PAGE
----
• “Once per year we increase fees at least 3-4% to keep up with annual inflation. A few fees are increasing more than 4%, like gold dental crown fees.” (Ohio prosthodontist)
  • “We kept the basic services the same (prophys etc) but raised the other fees. We find that patients do not notice the increase unless we increase the prophy and exam fees.” (California dentist)
  • “Since some of our co-pays are based on a percentage of our registered fees, we had to increase our fees.” (New Jersey dentist)

Read more – Dental Management: Annual Dental Fee Increase

Dental Implant Placement by the General Dentist (video)

Dentists who place dental implantsAbout half of general dentists place dental implants. In this survey, 53% of general dentists said they do dental implant placement themselves.

“I pick and choose,” said a Virginia prosthodontist. “Those patients who need a more complex treatment are referred to our in-house oral surgeon or periodontists.”

“Every general dentist who can extract a tooth can do most dental implant surgery,” said an Oregon general dentist. “I feel that oral surgeons really do not want you to know how easy it is to do. All dentists owe it to themselves and to their patients. I restore 75% more tooth implants now because I am placing my own. The acceptance was astonishing.”

Read more: Dentists Who Place Dental Implants

Impacted Wisdom Teeth: Does Removing Them Really Matter?

pulling impacted wisdom teethWhen asked if impacted wisdom teeth automatically should be removed, over half the dentists surveyed felt they should usually be removed, but not always. Some pointed to the fact that this is a skilled procedure where the dentist needs to have experience in the removal of wisdom teeth.

“If they have the TRAINING and EXPERIENCE there is no reason why a generalist should not be extracting impacted wisdom teeth,” advised one dentist. “This applies to almost any “specialty” service . . .”

In this dental survey, 53% felt wisdom teeth should usually be removed, but not always; while 40% were evenly split between 20% warning that impacted wisdom teeth almost always need to be extracted, and 20% stating many impacted wisdom teeth do not need to be removed; and 9% insisted that impacted wisdom teeth need to be extracted.

Here are some dentist comments:

  • “I have been removing wisdom teeth for more than 26 years. The vast majority of impacted wisdom teeth
    should be removed before age 20 to simplify the procedure for both the patient and the dentist. The need to remove these teeth later in life is a much more complicated and risky procedure. There is too much potential risk to leave wisdom teeth impacted for most patients.” (Arkansas dentist)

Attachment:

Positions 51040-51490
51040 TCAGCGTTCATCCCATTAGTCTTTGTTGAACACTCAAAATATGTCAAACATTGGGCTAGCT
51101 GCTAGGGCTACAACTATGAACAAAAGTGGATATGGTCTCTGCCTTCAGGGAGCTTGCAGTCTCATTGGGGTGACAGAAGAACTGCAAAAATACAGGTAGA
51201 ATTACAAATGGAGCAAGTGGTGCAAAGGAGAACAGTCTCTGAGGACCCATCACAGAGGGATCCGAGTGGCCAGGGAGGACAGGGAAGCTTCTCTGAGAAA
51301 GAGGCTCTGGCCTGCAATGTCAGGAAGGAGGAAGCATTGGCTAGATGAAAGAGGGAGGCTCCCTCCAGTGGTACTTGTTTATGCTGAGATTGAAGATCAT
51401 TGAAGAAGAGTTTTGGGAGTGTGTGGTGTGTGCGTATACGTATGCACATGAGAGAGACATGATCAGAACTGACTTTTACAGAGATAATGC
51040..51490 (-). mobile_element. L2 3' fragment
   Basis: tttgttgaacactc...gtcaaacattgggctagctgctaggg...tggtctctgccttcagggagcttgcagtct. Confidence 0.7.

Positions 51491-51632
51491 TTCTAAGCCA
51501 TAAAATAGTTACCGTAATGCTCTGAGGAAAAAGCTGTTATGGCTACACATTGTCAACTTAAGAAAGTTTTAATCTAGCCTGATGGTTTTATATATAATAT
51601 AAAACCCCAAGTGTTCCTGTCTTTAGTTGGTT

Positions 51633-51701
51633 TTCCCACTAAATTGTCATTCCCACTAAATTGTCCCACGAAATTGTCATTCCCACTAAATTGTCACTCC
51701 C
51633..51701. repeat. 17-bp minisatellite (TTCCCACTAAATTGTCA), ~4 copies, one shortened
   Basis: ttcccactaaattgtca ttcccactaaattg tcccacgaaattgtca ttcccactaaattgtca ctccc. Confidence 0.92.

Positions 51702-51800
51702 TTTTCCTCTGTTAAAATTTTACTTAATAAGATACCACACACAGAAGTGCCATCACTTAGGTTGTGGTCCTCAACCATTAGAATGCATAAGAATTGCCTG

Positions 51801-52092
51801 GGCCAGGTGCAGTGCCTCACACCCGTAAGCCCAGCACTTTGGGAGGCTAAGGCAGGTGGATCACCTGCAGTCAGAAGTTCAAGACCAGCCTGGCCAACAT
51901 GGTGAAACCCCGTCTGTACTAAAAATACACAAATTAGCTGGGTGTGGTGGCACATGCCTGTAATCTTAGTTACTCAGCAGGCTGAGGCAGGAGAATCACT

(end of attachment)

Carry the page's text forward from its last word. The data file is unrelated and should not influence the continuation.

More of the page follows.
• “Use common sense. You need to have a reason why the procedure is done . The patient needs to be better off because of the procedure.” (New York dentist)
  • “I have seen too many 50+ year olds with impacted third molars contributing to to the loss of second molars due to attachment loss.” (California periodontist)
  • “I had a 73 year old man whose #1 erupted and had to be removed. Better to get them out early while recovery/surgery is not so complicated.” (Texas dentist)
  • “Age is the most important variable.” (General dentist)
  • “3rd molars ought to be evaluated for each patient to determine whether or if surgery is indicated. After 50 years of practice, I have seen many untreated impacted 3rd molars, but very rarely a problem from them.” (Missouri dentist)
  • “If they’re there and functional, clean, so be it! Also depends on the age. I’m not about to tell a 80 year old lady she has a perio-pocket on #32 D and if she’s not able to keep it clean, it needs to go!” (New York dentist)
  • “Of course it depends on your experience, training and comfort level, but any GP can learn how to do this. Note that if it were not for wisdom tooth extraction and dental implants, OMS specialists would have nothing to do with dentistry!” (General dentist)

Read more: Does Removing Impacted Wisdom Teeth Really Matter?

Dentists: Ever Search for Yourself Online? (video)

online searchesOnline reviews of dentists are becoming more important as more dental patients use the Internet to find a dentist. From a marketing perspective, they’re great — as long as no one is trashing you.

The Wealthy Dentist conducted a survey that asked dentists if they searched for themselves online. 83% of dentists surveyed answered yes.

“From a marketing point of view, all dentists should know if and where they are on search engines (increasingly patients pick their dentist from an Internet search), and what is being said about the practice/dentist,” said a Washington orthodontist.

Click on play to watch the survey video and hear the full survey results –

Here are a few free websites that can help you monitor your online reputation

1. Social Mention @ www.socialmention.com
A free online search tool that searches the Internet (especially social media) for any conversations being posted about you.

2.  Board Tracker @ www.boardtracker.com
A free online forum search tool that searches forums mentioning you or your dental practice.

3.  Twitter Search @ search.twitter.com
Real-time search for what is being said on Twitter. Be sure to try searches with a # sign in front of your name too.

4.  Google Alerts @ www.google.com/alerts
A free tool where you enter the topic you wish to monitor along with your email address and alerts will be emailed to you whenever Google discovers your topic online.